Disney’s earliest Mickey and Minnie Mouse entered the public domain because the US copyright had expired

It was animation that launched the House of Mouse.

Steamboat Willie, a 1928 short film featuring an early, non-speaking version of Mickey and Minnie, is widely seen as a moment that changed Disney’s fortunes and made cinema history.

Their images are now available to the public in the US, after Disney’s copyright expired.

This means that creatives like cartoonists can now rework and use the earliest versions of Mickey and Minnie.

In fact, anyone can use the version without permission or cost.

But Disney warns that more modern versions of Mickey are still protected by copyright.


“We will of course continue to protect our rights in more modern versions of Mickey Mouse and other works that remain subject to copyright,” the company said.

US copyright law states rights to characters can be held for 95 years, meaning the characters in Steamboat Willie enter the public domain on Monday, January 1, 2024.

These works can now legally be shared, performed, repurposed, reused, or sampled.

Early versions of Mickey and Minnie were just two works that entered the public domain in the US on New Year’s Day.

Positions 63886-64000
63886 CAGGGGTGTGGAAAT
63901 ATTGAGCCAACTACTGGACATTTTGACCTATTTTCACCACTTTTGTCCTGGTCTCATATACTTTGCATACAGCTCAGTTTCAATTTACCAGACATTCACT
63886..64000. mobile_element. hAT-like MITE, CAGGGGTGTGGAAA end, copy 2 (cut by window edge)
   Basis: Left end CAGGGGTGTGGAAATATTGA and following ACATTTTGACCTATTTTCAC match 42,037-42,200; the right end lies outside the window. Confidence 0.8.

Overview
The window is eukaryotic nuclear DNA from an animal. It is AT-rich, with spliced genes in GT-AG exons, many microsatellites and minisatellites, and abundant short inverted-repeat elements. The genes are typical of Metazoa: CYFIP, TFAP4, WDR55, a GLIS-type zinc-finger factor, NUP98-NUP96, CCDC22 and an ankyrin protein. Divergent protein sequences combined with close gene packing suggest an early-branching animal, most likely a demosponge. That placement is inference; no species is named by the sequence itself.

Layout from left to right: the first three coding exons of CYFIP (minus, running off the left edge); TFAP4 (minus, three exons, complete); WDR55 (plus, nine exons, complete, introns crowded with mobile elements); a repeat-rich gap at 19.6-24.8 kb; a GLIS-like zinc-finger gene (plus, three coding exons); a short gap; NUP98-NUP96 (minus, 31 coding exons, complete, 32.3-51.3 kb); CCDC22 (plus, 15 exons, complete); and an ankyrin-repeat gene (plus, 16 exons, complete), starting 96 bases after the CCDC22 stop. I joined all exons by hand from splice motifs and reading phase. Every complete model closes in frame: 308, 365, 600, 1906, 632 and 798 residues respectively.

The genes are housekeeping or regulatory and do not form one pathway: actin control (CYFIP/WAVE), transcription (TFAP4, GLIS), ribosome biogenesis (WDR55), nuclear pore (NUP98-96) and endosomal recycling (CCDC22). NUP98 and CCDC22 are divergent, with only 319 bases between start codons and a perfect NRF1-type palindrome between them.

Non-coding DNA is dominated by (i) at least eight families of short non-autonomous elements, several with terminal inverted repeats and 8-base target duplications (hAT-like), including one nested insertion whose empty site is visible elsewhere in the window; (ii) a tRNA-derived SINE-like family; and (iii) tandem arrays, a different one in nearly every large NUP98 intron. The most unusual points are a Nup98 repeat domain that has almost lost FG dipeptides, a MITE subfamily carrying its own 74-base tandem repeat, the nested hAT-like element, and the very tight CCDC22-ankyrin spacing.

Films, books, music and other famous characters from 1928 are now also available to the American public.

These films include Charlie Chaplin’s silent romantic comedy, The Circus; British author AA Milne’s book The House at Pooh Corner, which introduces the character Tigger; Virginia Woolf’s Orlando; and DH Lawrence’s Lady Chatterley’s Lover.

The UK has its own copyright regulations and different expiry dates. For example, Lawrence’s work remains under copyright until at least 2039.

Disney has faced losing the copyright to its original cartoons several times in the past.

The character was first expected to enter the public domain in 1984, but Congress extended that time frame by 20 years.

Before the next expiration date arrived in 2004, another 20-year extension had passed.